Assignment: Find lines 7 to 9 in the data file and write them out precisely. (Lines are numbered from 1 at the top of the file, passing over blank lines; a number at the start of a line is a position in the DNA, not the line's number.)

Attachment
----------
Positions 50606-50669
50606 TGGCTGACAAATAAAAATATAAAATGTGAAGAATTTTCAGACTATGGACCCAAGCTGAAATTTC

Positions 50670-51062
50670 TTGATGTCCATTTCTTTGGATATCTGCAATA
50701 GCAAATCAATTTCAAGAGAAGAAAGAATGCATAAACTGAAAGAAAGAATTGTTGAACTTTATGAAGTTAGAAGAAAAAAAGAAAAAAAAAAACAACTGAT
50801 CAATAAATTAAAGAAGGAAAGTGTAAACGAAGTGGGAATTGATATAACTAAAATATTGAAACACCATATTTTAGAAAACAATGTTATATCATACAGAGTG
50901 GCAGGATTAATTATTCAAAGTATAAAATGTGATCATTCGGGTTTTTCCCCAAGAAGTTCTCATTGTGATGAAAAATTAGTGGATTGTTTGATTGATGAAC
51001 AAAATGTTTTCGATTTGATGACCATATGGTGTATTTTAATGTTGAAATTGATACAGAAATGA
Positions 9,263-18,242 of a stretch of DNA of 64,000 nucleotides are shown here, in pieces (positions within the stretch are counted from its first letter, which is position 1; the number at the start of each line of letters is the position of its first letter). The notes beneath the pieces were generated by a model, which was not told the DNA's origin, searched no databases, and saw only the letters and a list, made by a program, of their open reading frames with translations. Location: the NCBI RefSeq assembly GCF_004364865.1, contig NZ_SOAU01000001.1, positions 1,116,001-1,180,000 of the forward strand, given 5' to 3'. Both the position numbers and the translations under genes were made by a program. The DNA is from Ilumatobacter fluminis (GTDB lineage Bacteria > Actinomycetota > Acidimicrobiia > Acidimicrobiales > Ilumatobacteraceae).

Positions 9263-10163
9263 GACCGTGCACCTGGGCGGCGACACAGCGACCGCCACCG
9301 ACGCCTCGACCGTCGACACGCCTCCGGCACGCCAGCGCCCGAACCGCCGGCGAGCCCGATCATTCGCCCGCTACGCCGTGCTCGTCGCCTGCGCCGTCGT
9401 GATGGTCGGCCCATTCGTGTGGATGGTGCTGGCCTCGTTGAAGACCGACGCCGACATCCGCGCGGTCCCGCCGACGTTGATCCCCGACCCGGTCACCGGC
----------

50901 GCAGGATTAATTATTCAAAGTATAAAATGTGATCATTCGGGTTTTTCCCCAAGAAGTTCTCATTGTGATGAAAAATTAGTGGATTGTTTGATTGATGAAC
51001 AAAATGTTTTCGATTTGATGACCATATGGTGTATTTTAATGTTGAAATTGATACAGAAATGA
Positions 9,263-18,242 of a stretch of DNA of 64,000 nucleotides are shown here, in pieces (positions within the stretch are counted from its first letter, which is position 1; the number at the start of each line of letters is the position of its first letter). The notes beneath the pieces were generated by a model, which was not told the DNA's origin, searched no databases, and saw only the letters and a list, made by a program, of their open reading frames with translations. Location: the NCBI RefSeq assembly GCF_004364865.1, contig NZ_SOAU01000001.1, positions 1,116,001-1,180,000 of the forward strand, given 5' to 3'. Both the position numbers and the translations under genes were made by a program. The DNA is from Ilumatobacter fluminis (GTDB lineage Bacteria > Actinomycetota > Acidimicrobiia > Acidimicrobiales > Ilumatobacteraceae).